The AI for Energy Grids Lab is focused on developing methods and tools that use grid data to improve the efficiency, sustainability, and reliability of the medium-low voltage grid. It combines the expertise of Alliander data scientists, electrical engineers, and the latest digitalization programs for grid data, with academic expertise on methods from artificial intelligence. The lab’s collaboration network includes all Dutch Distribution system operators, as well as academic institutions such as Delft University of Technology, Radboud University, and the University of Twente.
We expect recruitment for this lab to open in early 2023. Please check back frequently for updated information about how to apply, and to register for an online information session in February. If you’d like to join our mailing list, please fill out the form, and we will be happy to keep you informed of all the latest developments.
Distribution system operators such as Alliander are responsible for the maintenance and operation of the medium-low voltage grid, connecting end-users with generators to the transmission high-voltage grid. With the aim of augmenting the transport capability of this distribution grid, this laboratory seeks to address the distinct challenges encountered in the Netherlands and the thousands of distribution grids worldwide.
This lab focuses on two approaches to increasing the grid capability, one of which is to improve grid operations and the other to investigate targeted infrastructure expansions. In both of these, the analysis of grid data and the development of new methods and tools that utilize this data is the primary task. The first approach is to make more efficient use of the grid, utilizing technologies such as smart charging, batteries, flex markets, and DER control, as well as increasing insight into grid loads, such as cable temperatures, to allow for larger currents without increasing the probability of power failures and accelerated cable aging. These technologies can provide a more comprehensive understanding of grid currents and voltages to support operational decision-making, which promises a more efficient, sustainable, and reliable use of energy. The second approach is to accelerate the rate of grid expansion beyond that of the past. This can only be achieved by automating time-consuming and/or repetitive tasks and optimizing the work package in the most efficient way, due to the shortage of skilled mechanics and engineers.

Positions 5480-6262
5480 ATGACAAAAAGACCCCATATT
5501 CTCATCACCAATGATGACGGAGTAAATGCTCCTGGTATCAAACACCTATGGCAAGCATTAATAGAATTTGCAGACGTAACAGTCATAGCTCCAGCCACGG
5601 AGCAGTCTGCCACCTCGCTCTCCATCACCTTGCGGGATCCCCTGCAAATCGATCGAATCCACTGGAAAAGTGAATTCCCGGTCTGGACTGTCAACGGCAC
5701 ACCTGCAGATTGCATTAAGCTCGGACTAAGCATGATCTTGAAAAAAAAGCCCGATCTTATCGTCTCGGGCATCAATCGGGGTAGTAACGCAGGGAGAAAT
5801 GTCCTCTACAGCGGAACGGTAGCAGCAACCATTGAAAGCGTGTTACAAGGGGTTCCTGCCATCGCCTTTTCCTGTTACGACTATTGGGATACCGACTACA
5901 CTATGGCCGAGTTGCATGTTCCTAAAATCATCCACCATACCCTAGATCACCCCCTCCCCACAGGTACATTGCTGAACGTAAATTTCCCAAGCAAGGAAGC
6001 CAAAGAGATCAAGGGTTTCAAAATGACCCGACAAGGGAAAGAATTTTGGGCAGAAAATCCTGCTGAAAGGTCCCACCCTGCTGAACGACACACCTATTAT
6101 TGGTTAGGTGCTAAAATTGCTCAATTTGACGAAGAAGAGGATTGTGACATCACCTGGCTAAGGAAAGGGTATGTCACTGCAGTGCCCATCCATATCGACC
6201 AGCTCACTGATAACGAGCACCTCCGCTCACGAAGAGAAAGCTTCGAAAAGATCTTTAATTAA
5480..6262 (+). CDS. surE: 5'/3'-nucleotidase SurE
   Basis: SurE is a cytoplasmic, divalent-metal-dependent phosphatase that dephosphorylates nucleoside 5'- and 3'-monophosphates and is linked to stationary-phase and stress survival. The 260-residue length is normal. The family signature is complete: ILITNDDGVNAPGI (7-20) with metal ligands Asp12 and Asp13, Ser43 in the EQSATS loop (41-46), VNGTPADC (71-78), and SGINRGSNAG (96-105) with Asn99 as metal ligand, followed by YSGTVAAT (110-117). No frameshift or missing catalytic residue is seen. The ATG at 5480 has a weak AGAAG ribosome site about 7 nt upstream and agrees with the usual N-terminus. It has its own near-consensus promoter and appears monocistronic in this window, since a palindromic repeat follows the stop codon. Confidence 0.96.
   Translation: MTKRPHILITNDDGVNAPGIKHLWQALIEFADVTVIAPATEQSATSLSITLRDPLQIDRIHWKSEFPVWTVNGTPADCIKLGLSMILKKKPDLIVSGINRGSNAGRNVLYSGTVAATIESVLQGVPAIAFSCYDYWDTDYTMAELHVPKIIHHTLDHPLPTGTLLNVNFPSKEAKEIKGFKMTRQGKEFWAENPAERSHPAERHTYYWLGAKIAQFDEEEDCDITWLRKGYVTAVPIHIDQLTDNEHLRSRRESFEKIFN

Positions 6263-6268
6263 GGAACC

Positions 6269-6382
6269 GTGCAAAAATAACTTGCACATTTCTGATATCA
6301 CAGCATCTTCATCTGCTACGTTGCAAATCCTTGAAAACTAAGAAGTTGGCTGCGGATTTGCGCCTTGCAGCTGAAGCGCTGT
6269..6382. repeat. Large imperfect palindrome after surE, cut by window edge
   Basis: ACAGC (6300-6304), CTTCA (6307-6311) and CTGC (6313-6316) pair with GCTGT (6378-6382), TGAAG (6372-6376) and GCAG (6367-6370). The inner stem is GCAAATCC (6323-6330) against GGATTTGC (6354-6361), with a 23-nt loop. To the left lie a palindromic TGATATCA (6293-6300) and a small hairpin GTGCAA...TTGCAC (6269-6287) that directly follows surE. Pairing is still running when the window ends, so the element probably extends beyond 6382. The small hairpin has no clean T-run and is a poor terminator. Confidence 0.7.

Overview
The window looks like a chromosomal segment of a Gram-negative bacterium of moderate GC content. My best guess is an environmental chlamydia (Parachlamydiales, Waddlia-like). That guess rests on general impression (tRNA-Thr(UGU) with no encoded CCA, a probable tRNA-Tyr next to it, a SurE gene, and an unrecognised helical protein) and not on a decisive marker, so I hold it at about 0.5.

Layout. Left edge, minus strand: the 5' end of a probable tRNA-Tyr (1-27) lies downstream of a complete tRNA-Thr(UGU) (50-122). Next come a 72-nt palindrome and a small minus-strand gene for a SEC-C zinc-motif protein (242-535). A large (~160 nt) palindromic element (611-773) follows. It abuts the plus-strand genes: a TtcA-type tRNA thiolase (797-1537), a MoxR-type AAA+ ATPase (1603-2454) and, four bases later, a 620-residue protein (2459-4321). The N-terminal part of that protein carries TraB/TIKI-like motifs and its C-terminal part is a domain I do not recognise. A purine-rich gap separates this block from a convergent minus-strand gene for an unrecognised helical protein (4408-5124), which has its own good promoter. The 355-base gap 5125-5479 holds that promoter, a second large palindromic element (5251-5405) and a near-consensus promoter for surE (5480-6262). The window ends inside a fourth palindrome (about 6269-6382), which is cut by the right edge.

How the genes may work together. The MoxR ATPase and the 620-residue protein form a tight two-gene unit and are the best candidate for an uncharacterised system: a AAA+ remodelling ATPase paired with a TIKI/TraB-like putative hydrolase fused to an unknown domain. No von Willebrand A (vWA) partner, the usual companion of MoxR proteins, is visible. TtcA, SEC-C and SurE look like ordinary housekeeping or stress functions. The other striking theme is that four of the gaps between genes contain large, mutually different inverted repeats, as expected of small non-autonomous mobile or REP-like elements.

This lab combines the expertise of Alliander data scientists and electrical engineers, the latest digitalization programs that make grid data available, with the academic expertise on methods from artificial intelligence, enabling the lab’s scientific success and broader global impact. Alliander and other DSOs and TSOs have initiated extensive digitization programs to address the dramatically increased demand for both power generation and consumption. As Alliander is one of the global frontrunners as a DSO in applying sophisticated algorithms and AI, it is also one of the places where the limits of existing methods and available commercial software are exposed. The new generation of grids necessitates an evolution towards data-driven methods: large numbers of distributed, renewable/stochastic, and smart/digital energy assets are difficult to describe with analytical methods.
The scientific impact will be achieved through collaboration with TU Delft, Radboud University, and the University of Twente. These three institutions are actively engaged in developing and investigating AI methods for power system operation and can ensure the relevance of the scientific questions. The lab’s collaboration network on this topic is significantly wider and includes all Dutch Distribution system operators, allowing for tests to be conducted under different conditions. TU Delft is well connected with Dutch utilities and TenneT, which are among the main employers of the graduates of the academic institutions. Through this network, the lab can facilitate the dissemination of the impact of the developed ideas by identifying links to active national research projects.
Sustainable Development Goals
The AI for Energy Grids Lab is part of the ROBUST program on Trustworthy AI-based Systems for Sustainable Growth which is financed under the NWO LTP funding scheme. To accelerate the energy transition and ensure tangible social value, the research of the lab will be guided by the Sustainable Development Goals (SDGs) related to energy accessibility.
Currently, the adoption of renewable energy is often limited by the capacity of the electricity network. By using AI to improve electricity grid design and operation, this lab will increase the amount of renewable energy that the electricity grid can handle. This will both reduce CO2 emissions and make the transportation of electrical energy more cost-effective. Besides, at the moment there are also many transport restrictions on Liander’s grid for firms that want to consume electricity (see source). This means that they don’t have access to any or all the energy that is needed. This will probably increase with the further adoption of electric vehicles and heat pumps, and may eventually also affect smaller consumers like households unless methods and processes for operation and planning are significantly improved.
Therefore the AI for Energy Grids Lab aims to improve energy transportation to increase the number of new/extending users that can be attached to the power grid and thus ensure universal access to affordable, reliable, and modern energy services.
SDG 9: Ensure access to affordable, reliable, sustainable, and modern energy for all
Target 7.2: By 2030, increase substantially the share of renewable energy in the global energy mix;